One of my reading priorities this year was to read more classics. I have not done very well on my other reading goals, so when Amazon and Audible released a ton of free classics to promote their new Whispersync for Voice I decided to pick up most of them and try to start reading more classics.
Honestly, other than the reference in the League of Extraordinary Gentlemen, I had never heard of Dorian Gray (and I did not even know there is a Dorian Gray movie until I started looking around for this review.) I knew that his portrait aged instead of his body. I assumed it was some sort of faustian bargain with the devil.
The actual book leaves a lot to the reader. There is a sort of prayer that Dorian Gray says when he is first shown the portrait where he says that he would give anything to keep his beauty and youth as the painting shows. But there is no explanation, supernatural or otherwise, for why Dorian stops aging and his portrait starts aging. Similarly, we are not really told whether it is Dorian’s own nature that he becomes evil and depraved or whether there is some connection to his soul being lost in the bargain that causes him to become depraved. I assume that Wilde just was allowing his reader to make the faustian connection.
This is not a very long book, and a good section of the middle could be cut without any loss. The original book was shorter. But due to public outcry, Wilde rewrote the book, added a lot of background and toned down the homoerotic imagery. There is still some homoerotic imagery here, but it is not out of place from other romantic era novels that show close relationships between men (whether romantic or platonic in nature).
I understand why this is a classic, but it feels like a morality play. So many classics seem to be stuck in an idea that a novel must have a moral and that moral is usually some variation of it is better to be good and pure than rich and/or idle.
The idle classes of Victorian literature are odd to me. Did they really exist as portrayed? If so, how large was the idle class? The Devil figure in this book is Lord Henry. He is the one that influences Dorian originally and tells him that his youth and beauty are so important and was the one that made Dorian want to make the wish.
Dorian is a life long friend of Lord Henry and neither ever does anything in the book except make fun of people, ruin girl’s reputations and look for excitement. So in many ways it is idleness that is a villan here. But the pursuit of youth and beauty strongly prefigures modern culture. There were clearly roots of modern culture that were present in the 1890s when this book came out.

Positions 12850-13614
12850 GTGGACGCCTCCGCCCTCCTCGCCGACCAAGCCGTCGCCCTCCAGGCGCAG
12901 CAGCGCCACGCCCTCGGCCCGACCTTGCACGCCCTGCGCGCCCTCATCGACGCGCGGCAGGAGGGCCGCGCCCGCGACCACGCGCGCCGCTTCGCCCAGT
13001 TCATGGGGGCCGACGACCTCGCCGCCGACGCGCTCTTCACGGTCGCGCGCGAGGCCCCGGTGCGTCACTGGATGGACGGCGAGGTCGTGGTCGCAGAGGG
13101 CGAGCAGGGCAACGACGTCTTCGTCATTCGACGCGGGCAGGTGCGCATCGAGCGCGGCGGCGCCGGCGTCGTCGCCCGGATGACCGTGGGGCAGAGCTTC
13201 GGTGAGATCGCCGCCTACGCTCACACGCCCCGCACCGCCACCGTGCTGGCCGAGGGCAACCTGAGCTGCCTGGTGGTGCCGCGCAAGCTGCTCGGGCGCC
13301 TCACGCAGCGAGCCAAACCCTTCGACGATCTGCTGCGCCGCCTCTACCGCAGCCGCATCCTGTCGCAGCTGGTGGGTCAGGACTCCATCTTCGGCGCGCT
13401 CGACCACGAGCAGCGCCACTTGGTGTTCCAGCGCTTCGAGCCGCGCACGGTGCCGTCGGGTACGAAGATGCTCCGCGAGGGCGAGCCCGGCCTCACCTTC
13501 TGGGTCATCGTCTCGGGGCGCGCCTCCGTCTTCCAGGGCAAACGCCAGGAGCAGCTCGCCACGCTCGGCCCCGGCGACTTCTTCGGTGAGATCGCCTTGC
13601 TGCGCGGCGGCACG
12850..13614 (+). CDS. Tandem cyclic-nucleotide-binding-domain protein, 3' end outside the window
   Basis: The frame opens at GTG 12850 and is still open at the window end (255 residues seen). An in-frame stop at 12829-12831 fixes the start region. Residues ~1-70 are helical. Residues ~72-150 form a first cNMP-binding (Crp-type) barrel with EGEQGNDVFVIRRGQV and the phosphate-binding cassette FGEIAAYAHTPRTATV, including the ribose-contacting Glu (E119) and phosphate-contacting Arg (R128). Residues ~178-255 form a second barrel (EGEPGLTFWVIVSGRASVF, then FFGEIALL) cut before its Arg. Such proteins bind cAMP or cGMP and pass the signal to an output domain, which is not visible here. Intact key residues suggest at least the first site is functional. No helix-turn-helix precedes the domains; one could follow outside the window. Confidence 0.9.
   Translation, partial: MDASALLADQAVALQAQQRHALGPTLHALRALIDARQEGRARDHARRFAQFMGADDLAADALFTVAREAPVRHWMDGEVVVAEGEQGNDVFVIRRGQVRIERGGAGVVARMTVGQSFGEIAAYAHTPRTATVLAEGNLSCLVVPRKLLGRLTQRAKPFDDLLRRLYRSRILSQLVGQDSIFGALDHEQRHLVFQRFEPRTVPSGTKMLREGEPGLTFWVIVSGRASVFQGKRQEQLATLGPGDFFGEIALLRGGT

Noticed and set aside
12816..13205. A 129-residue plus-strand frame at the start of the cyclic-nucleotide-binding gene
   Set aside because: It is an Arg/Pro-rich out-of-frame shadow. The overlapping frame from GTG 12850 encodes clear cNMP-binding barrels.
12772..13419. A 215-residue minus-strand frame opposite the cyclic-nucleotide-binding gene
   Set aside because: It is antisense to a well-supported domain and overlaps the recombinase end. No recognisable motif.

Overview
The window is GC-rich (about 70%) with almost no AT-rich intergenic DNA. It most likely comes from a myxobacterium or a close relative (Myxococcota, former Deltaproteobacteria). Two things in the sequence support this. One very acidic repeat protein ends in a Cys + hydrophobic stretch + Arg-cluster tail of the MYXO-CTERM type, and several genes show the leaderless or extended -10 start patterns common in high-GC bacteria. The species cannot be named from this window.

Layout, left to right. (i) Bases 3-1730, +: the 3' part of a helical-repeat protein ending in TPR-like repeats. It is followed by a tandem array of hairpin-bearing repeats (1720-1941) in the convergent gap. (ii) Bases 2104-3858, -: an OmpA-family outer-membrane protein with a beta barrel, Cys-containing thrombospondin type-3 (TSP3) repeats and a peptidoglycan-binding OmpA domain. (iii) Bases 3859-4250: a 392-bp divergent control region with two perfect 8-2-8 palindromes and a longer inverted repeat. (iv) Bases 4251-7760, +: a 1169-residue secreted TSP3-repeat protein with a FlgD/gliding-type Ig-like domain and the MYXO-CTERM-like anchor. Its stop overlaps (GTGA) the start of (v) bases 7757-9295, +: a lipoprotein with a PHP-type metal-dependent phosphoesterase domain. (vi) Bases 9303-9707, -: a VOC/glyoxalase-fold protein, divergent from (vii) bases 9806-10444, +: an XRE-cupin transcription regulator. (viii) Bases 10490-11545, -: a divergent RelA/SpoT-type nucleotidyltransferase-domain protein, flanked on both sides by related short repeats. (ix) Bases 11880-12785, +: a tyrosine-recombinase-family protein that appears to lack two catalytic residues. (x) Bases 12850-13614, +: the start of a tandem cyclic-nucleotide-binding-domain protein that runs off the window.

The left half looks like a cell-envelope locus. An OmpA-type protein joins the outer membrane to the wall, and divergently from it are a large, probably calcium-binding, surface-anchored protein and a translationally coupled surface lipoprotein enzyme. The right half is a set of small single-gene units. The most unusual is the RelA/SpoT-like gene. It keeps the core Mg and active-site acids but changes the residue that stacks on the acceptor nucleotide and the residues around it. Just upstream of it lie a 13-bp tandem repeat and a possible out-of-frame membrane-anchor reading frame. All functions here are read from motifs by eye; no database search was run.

Really there are only a couple of important scenes in the book. (Spoiler alert) Dorian is painted. Dorian makes his wish. Dorian falls in love with a lower class actress. She falls in love with him and suddenly can’t act because of her love for him. He rejects her because he loved her for her beauty and acting. She commits suicide and he feels responsible. He embraces his depraved nature and starts corrupting people left and right. After 18 years (where he hasn’t aged and more and more people start whispering about him), his friend the painter confronts him. Dorian takes him to see the painting, which he keeps hidden and Dorian kills him to protect his secret. Dorian finds a conscious, his actress girlfriend’s brother tries to kill him but let him go because Dorian looks so young. Dorian realizes he can’t go on with murder on his hands (think Lady Macbeth in Hamlet). He is a tortured souls for a little while. Then the brother comes to the country to try to kill him again and is accidentally shot in a hunting accident. Dorian knows now that no one can find him out, but that he is still guilty. So he decides the problem is the painting, not his actions so he decides to destroy the painting. He stabs the painting with a knife and dies. He is found by his servants as an old wizened man (although he is only 38) and the portrait is back to its youthful original.
That is essentially the entire novel. The rest is explication of why the action is going on. And romantic era philosophy is interesting in its dated-feel, but still very dated.
In the end I am left wondering about my desire to read more classics. I guess next time I need more advice about which classics to read.